Manfred Amissah

Manfred Amissah

Manfred Amissah, 30, was born March 6, 1979 in Takoradi, Ghana. He moved to the U.S. in 1996, knowing well that more opportunities waited for him here than in his home country. He currently resides in Lindenwold, NJ with his sister, Christable and her family. He and his sister welcomed me into their home and shared with me their recipe for Jollof Rice. Manfred also shared with me his insights on food, what he likes to eat, and the difference between American and Ghanian food.

What would you say are the biggest differences between
American and Ghanian food?

There are tomatoes in everything we eat. Every single possible meal. And our food is typically very, very spicy. We use lots of hot peppers in everything. A typical meal in Ghana usually consists of two parts, a sauce or gravy and rice. Joloff rice is one of the few meals that combines the two into one.

Which cuisine do you prefer, American or Ghanian?
Personally, I’m a universal kind of guy. I’ll eat everything.

What is your absolute favorite thing to eat?
Sushi! I really like seafood. I like the fact that sushi is so fresh and it’s not over cooked, or well, ha it’s not cooked at all!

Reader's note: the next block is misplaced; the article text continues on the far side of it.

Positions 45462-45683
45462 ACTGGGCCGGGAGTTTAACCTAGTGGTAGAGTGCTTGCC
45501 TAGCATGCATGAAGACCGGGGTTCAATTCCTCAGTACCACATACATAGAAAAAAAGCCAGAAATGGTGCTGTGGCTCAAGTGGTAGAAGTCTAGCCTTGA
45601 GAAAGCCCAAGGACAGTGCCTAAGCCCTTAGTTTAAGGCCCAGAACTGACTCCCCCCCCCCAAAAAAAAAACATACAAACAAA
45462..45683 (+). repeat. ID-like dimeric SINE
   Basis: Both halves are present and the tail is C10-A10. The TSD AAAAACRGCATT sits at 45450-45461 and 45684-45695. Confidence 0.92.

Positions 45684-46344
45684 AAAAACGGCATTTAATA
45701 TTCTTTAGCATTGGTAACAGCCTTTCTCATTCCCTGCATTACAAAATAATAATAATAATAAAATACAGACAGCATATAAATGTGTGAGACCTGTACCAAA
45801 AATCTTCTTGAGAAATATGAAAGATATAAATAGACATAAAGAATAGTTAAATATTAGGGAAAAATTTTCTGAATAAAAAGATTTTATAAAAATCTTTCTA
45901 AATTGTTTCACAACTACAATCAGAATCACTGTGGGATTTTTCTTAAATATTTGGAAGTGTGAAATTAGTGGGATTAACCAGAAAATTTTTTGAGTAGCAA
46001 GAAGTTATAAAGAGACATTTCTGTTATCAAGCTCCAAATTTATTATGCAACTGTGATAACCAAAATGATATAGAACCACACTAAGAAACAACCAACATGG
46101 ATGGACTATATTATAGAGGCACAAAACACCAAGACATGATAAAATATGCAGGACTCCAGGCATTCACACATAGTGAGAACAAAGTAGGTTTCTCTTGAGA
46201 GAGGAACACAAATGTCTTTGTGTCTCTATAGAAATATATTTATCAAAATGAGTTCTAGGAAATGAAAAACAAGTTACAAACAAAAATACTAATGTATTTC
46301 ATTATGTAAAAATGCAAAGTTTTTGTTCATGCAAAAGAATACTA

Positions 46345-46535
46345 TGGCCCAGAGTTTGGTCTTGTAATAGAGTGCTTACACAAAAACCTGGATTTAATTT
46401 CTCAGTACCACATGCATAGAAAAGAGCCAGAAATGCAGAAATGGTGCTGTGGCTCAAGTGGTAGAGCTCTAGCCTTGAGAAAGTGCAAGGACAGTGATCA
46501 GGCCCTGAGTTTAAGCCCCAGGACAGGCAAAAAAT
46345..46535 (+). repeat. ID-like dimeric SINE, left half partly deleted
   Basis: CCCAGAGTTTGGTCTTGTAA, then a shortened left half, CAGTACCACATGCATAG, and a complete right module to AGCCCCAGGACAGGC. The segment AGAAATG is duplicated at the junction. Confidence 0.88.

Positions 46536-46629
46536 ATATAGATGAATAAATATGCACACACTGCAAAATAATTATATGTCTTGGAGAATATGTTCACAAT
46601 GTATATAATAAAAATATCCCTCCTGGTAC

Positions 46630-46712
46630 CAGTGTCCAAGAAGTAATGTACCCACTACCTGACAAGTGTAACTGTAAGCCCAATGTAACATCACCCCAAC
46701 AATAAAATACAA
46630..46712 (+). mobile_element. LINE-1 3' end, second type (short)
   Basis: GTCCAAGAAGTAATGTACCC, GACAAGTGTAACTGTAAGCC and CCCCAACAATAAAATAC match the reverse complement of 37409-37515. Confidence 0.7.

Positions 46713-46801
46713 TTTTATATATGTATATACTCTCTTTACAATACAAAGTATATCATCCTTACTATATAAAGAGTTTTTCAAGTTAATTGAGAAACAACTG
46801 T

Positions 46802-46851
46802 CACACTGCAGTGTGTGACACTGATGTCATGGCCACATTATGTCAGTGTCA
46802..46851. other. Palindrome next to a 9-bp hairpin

What is your absolute favorite thing to cook?
Hot pockets! Ha! No, but really, maybe curried goat it’s my second favorite thing to eat…but I can’t cook it.

Wait, Manfred, you can’t cook it?
But I just asked your what your favorite thing to cook is…

OH! Well then, I’d say lasagna. It’s delicious and there are so many different combinations and ways to make it. My favorite thing about it, though, is that you cook it once and eat it for the rest of the week!

What spices or specific ingredients do you think make cuisine from Ghana special?
Fresh ginger. It adds a spice, but not a hot spice, you know?  There’s just so much flavor in it. I like everything about ginger…and I love ginger cookies!

What is one thing that no matter where of when you eat it, it reminds you of home?
Starch biscuits. Definitely. They’re only made in Ghana. They are made from the strained starch of the cassava plant, or yucca is what it’s called here, and sugar. I don’t remember exactly what’s in them, but they taste kind of like crackers –  plus sugar – minus the salt. Ha.


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